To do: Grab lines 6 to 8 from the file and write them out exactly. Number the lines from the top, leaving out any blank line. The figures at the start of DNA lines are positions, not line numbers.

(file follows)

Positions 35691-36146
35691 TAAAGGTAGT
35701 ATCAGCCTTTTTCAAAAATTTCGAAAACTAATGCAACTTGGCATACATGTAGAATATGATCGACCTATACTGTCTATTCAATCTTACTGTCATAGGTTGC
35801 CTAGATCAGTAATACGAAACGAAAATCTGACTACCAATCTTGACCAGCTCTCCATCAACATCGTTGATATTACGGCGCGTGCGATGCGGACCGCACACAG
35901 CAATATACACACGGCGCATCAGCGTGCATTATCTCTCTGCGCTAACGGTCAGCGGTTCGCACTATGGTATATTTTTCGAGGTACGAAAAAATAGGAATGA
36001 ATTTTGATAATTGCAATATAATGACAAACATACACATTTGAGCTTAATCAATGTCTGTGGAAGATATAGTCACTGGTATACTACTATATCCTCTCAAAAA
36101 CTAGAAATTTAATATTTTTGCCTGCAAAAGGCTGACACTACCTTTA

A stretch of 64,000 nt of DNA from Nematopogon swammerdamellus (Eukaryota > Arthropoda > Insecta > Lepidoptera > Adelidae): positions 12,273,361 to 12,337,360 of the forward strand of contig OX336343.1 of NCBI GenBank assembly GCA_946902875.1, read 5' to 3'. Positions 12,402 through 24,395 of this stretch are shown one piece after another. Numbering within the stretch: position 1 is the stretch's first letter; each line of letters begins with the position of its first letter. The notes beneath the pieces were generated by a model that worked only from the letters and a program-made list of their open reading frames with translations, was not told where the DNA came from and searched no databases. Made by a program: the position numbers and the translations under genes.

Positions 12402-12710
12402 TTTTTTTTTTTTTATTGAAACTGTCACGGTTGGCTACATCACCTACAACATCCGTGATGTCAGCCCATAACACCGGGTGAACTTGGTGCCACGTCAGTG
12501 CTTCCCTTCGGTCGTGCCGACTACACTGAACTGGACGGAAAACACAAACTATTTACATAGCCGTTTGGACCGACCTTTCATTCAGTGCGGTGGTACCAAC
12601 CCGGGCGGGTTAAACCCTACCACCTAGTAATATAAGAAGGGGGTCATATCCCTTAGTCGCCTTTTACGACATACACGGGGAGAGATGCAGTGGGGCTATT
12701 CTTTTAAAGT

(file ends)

36001 ATTTTGATAATTGCAATATAATGACAAACATACACATTTGAGCTTAATCAATGTCTGTGGAAGATATAGTCACTGGTATACTACTATATCCTCTCAAAAA
36101 CTAGAAATTTAATATTTTTGCCTGCAAAAGGCTGACACTACCTTTA

A stretch of 64,000 nt of DNA from Nematopogon swammerdamellus (Eukaryota > Arthropoda > Insecta > Lepidoptera > Adelidae): positions 12,273,361 to 12,337,360 of the forward strand of contig OX336343.1 of NCBI GenBank assembly GCA_946902875.1, read 5' to 3'. Positions 12,402 through 24,395 of this stretch are shown one piece after another. Numbering within the stretch: position 1 is the stretch's first letter; each line of letters begins with the position of its first letter. The notes beneath the pieces were generated by a model that worked only from the letters and a program-made list of their open reading frames with translations, was not told where the DNA came from and searched no databases. Made by a program: the position numbers and the translations under genes.